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Wolverine: Origins #26

Posted: Tuesday, June 24, 2008
By: Steven M. Bari

Daniel Way
Stephen Segovia, Matt Milla (colors)
Marvel Comics
Editor's Note: Wolverine: Origins #26 arrives in stores tomorrow, June 25.

"Son of X: Part 1"

We all knew Wolverine has done shady and immoral jobs in his past, but Daniel Way elucidates one particular instance that could be the tip of the iceberg. Way has certainly made me question Logan's moral fiber--and sanity for that matter--but we all have done things we're not very proud of. In Wolverine's case, this includes Daken, the son of Wolverine and Itsu. We discover his secret origin: who raised him, why he is called Daken, and some explanation as to why he's such a nasty and evidently troubled human being.

Surprisingly, I was more astonished by this issue's art than its story. Yes, we get closer to discovering the identity of Romulus, who apparently has been toying with Wolverine his whole life, but Segovia's art gives a fresh start to this arc, and ultimately this series, that should really garner more readers.

While you're sitting on your butts reading this review, Stephen Segovia is living in the Philippines pumping out pages for our greedy shores, working from home, eating longganisa, and probably speaking Tagalog (I made those last two up). Stylistically, he's a mixture of Mark Silverstri's hyper-realism and J. Scott Campbell's energetic perspective with a character design very reminiscent of Francis Yu. Therefore, his art is simultaneously clear and sketchy, nostalgic yet modern.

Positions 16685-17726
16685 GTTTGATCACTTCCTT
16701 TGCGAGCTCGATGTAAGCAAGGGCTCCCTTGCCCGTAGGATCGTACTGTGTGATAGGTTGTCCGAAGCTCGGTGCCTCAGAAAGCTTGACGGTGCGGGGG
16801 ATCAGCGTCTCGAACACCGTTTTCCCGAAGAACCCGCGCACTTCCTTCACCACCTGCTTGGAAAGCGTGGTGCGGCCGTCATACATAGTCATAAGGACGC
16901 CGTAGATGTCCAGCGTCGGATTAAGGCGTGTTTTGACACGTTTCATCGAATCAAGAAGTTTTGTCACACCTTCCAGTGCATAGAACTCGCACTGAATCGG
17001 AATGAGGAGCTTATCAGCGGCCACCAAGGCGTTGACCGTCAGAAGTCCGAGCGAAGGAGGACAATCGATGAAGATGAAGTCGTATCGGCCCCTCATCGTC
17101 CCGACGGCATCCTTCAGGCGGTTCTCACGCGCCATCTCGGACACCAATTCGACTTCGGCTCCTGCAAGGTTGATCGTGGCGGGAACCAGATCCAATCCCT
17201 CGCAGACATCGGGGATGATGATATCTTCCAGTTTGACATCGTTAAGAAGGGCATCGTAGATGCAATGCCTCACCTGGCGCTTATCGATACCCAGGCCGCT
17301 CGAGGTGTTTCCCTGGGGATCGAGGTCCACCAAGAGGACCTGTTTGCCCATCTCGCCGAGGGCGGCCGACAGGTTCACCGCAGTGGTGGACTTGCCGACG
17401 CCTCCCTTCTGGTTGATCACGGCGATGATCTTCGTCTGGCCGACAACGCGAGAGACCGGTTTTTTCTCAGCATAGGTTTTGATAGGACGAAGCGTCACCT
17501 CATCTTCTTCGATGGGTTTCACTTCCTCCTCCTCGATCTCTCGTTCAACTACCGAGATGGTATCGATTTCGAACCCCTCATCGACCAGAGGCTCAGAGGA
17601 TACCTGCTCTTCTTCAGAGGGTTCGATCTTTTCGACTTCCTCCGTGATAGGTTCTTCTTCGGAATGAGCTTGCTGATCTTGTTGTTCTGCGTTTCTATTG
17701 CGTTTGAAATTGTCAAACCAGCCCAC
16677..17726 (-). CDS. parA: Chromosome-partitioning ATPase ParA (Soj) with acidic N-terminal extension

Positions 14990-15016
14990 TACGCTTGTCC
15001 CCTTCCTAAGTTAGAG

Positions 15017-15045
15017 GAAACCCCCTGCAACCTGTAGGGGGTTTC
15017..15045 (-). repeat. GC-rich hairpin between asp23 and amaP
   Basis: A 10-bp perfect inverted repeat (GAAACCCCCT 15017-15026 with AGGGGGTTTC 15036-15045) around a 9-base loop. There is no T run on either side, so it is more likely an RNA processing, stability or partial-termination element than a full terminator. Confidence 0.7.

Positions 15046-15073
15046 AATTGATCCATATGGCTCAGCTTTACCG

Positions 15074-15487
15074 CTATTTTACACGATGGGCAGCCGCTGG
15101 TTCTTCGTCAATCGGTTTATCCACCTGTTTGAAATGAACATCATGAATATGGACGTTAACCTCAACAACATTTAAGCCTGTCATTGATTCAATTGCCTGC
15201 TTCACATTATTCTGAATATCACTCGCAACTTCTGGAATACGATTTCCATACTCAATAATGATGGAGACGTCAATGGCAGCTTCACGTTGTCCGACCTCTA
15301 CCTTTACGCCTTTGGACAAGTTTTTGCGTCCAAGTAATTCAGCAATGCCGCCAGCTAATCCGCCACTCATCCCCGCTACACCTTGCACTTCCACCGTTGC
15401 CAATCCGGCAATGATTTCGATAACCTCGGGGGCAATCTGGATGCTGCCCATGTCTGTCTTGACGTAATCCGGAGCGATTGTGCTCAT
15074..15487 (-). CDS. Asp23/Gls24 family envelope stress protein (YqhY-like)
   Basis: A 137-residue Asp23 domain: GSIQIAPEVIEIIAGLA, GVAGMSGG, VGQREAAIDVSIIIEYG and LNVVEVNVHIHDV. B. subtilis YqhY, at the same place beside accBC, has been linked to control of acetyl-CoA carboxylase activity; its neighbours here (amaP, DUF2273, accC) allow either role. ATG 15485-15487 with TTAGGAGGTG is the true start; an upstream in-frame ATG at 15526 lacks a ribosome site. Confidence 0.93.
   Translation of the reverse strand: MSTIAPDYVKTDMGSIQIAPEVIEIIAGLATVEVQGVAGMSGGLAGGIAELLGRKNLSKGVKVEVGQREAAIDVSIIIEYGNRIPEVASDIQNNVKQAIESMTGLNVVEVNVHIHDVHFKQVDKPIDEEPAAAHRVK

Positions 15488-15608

For instance, the opening page of Wolverine in costume with an unconscious Daken over his shoulder, trailed by an enormous moon evokes the classic Logan on the run in John Byrne's brown and yellow suit but instills a new dynamic of immediacy, which is the hallmark of hyper-realism. The hyper-realistic style loves the exact moment of a jump, a landing, a shot fired, or a throat cut, which propels the importance of the action as well as its implication to the character acting it out, putting it to the forefront. Thus, this scene of Wolverine skulking under the moon signifies the character's tradition of clandestine activity being represented front and center. My only reservation, however, is Segovia's strange need for Logan to have huge feet. Check it out in the preview below. They're ridiculously oversized.

As for the story, Way does give the reader a good tale of Daken's background. It drips of blood and pathos, but would you expect any less from the son of Wolverine?

Also, the focus on the identity of Romulus gives the series accessibility for new readers, as all other plot lines flow into answering the question of who this man is--and that's pretty easy to follow along.

Lastly, if Romulus turns out to be Sabertooth (which is just an inference from his silhouette), I'm going to be really disappointed.







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